Religion in an age of atrocity, as Owen's anthem indicates, can itself bear a heavy responsibility for suffering. For Owen, the difficulty arises from the marriage of religion and the state, of the belligerent and nationalistic aspect of the very notion of the anthem itself. For other writers, religious qualms arise from the sheer prevalence of evil in this century, from the assault on theodicy that genocide, torture, and imposed misery present. This is perhaps most evident in the writings of Jewish poets, like Paul Celan and Edmond Jabes, where the reality of the Shoah (the Hebrew term for what is known as the Holocaust) seems to come into direct conflict with the traditional mission of the Jews. In "There Was Earth Inside Them," Celan writes of people who do not praise the Creator because He had willed their abjection. This refusal--apparently natural enough--leads to silence:

They dug and heard nothing more;

they did not grow wise, invented no song,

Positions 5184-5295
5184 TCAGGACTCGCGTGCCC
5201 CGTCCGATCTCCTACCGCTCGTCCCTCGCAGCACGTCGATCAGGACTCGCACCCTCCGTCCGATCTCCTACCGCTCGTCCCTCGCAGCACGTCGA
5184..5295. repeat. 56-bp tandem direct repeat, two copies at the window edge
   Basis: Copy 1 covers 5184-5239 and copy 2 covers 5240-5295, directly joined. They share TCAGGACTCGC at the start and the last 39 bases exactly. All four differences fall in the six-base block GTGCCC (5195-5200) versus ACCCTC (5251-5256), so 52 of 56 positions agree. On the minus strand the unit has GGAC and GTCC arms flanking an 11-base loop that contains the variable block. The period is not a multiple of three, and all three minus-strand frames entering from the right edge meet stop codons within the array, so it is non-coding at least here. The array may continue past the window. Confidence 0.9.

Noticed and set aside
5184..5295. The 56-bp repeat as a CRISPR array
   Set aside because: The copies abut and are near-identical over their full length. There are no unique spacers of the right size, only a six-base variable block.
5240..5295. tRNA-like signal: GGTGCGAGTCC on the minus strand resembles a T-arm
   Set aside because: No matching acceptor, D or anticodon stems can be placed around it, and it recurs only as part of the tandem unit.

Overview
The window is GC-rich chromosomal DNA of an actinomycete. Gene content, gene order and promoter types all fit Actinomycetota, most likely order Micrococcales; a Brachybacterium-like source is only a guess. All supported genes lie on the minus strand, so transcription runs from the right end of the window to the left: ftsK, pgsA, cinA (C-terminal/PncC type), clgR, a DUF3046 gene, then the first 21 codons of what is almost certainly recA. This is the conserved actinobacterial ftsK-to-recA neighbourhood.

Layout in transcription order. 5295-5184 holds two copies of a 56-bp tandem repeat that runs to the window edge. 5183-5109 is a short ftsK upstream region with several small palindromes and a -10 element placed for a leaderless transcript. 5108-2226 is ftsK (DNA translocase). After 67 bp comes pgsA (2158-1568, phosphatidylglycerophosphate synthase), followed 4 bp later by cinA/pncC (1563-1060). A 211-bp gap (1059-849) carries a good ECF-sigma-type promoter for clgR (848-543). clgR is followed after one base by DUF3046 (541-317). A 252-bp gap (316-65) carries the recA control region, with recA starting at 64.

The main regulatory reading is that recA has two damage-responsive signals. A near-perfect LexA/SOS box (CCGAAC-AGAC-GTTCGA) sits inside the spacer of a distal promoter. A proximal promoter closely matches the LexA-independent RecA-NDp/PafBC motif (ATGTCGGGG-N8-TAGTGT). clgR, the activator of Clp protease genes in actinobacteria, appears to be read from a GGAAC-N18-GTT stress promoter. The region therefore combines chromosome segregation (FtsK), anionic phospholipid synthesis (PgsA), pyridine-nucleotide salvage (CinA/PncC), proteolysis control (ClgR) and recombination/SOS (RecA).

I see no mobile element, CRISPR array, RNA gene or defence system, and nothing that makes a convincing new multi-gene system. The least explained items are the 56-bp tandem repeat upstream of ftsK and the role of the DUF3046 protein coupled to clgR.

thought up for themselves no language.

They dug.

Theology, poetry, and words are all bound together--their antithesis, it seems, is the wormlike act of digging. The poem ends oddly, with an invocation to an absent other and the apparent inclusion of the poet among the silent diggers:

O one, o none, o no one, o you

Where did the way lead when it led nowhere?

O you dig and I dig, and I dig towards you,

and on our finger the ring awakes.

That "you" is both God and a loved one, God seen as a loved one and the loved one seen as God. The way to nowhere turns, through a difficult act of dialectics, into a road to somewhere, where the "no one" becomes a "someone" and that someone becomes a "you." Through this leap, the ring is not on one finger but on "our" finger: the same finger on different hands, or the one finger on a collective hand. It awakes because it has been asleep: the covenant, the troth, has been repledged. So for Celan (following perhaps the poetic precedent of Friedrich Holderlin) the apparent absence of the Almighty leads us back to His presence. His absence is the mark of His presence. Divine absence in our time has two forms. One is the threat of the abyss, of the Death of God heralded by Nietzsche, and the other is the new technology of death presented by the death camps. To think religion through is to rediscover the holy in-between and in-spite-of this double negation, as Jabes has written: "I write in function of two limits./ On that side, there is the void./ On this side, the horror of Auschwitz."